Hand dryers vs. paper towels: Which battles bacteria better?


photo credit: dianaschnuth via photopin cc

First things first: When you go to the bathroom, wash your hands properly when you’re done. Seriously. This is not a drill.

But what to do with those wet hands? Putting them under a hand dryer could end up spreading bacteria in public restrooms, according to research conducted by University of Leeds scientists and published in the Journal of Hospital Infection.

Researchers coated subjects’ hands with Lactobacillus, a harmless bacteria that you don’t typically come across in a public bathroom. The idea was to mimic hands that hadn’t been washed properly. After drying hands, researchers went in and conducted 120 air-sampling tests. They found that Lactobacillus counts in the air were 4½ times higher near high-powered jet dryers than around warm-air dryers. And bacteria counts were 27 times higher near warm-air dryers than when subjects used paper towels.

“Next time you dry your hands in a public toilet using an electric hand dryer, you may be spreading bacteria without knowing it,” University of Leeds School of Medicine professor and study lead Mark Wilcox said in a statement. “You may also be splattered with bugs from other people’s hands.”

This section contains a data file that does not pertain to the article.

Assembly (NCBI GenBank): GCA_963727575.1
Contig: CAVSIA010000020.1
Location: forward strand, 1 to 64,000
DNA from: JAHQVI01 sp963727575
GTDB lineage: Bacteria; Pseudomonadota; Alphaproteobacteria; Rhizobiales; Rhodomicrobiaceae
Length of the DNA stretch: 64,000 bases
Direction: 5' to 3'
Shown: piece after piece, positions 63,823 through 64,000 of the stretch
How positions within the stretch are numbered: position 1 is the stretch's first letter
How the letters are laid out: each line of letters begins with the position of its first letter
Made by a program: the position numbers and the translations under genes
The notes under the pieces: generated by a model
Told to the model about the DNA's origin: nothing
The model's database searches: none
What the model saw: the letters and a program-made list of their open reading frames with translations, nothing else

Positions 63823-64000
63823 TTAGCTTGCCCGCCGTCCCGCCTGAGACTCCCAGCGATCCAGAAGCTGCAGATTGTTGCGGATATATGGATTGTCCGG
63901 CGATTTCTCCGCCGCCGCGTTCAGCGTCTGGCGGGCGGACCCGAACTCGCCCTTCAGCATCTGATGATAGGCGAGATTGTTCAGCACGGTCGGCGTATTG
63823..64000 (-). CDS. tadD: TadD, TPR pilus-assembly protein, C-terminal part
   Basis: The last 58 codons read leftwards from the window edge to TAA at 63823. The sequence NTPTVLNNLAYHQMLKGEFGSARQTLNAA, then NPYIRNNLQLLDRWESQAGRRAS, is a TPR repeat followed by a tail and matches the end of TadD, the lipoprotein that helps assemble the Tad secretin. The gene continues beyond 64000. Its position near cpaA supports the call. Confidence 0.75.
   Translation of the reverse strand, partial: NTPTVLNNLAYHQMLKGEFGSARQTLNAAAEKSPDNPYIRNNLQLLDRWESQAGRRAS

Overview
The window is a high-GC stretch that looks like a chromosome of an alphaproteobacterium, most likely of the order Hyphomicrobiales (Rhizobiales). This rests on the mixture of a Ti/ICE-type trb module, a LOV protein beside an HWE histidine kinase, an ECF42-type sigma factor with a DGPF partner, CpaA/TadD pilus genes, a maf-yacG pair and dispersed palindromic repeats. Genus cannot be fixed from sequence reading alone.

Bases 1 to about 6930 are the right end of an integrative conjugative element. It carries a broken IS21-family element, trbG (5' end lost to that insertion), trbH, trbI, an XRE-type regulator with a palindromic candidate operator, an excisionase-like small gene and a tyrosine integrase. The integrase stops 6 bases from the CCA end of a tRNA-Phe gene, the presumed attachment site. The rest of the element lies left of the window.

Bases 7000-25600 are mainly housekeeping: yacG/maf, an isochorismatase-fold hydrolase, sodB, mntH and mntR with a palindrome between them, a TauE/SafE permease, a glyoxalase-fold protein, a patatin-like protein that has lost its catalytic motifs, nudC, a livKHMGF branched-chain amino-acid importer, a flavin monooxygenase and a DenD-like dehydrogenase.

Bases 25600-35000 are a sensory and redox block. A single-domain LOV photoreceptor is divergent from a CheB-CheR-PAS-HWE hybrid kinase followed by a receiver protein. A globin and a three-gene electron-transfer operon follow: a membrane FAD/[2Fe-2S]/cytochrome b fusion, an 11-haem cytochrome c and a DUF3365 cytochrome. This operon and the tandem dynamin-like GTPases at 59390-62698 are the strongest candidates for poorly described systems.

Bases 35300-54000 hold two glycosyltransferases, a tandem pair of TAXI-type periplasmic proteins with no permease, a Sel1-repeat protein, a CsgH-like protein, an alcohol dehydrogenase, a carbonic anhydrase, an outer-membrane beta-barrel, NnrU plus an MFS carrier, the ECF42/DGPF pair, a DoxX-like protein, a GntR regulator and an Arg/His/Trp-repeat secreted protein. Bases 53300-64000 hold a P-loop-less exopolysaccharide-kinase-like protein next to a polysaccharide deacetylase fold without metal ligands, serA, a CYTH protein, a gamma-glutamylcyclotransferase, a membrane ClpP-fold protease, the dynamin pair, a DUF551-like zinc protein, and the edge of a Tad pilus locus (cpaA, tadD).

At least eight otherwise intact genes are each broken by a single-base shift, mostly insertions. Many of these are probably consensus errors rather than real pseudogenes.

Another set of subjects coated their hands in paint to mimic how bacteria could be spreading.

The European Tissue Symposium, a group of tissue-product makers, funded the research. A spokesperson for Dyson, a company that makes hand dryers, told the Telegraph that the research was flawed. “They have tested glove-covered hands, which have been contaminated with unrealistically high levels of bacteria, and not washed,” she said.

Previous research has looked more closely at the amount of bacteria left on the hands of people using hand dryers versus paper towels, and found that one of the biggest keys to reducing bacteria was getting hands as dry as possible. A 2011 study published in the Journal of Applied Microbiologyfound that paper towels consistently out-performed hand dryers. For that study, subjects handled chicken and then washed their hands, in order to replicate a common scenario.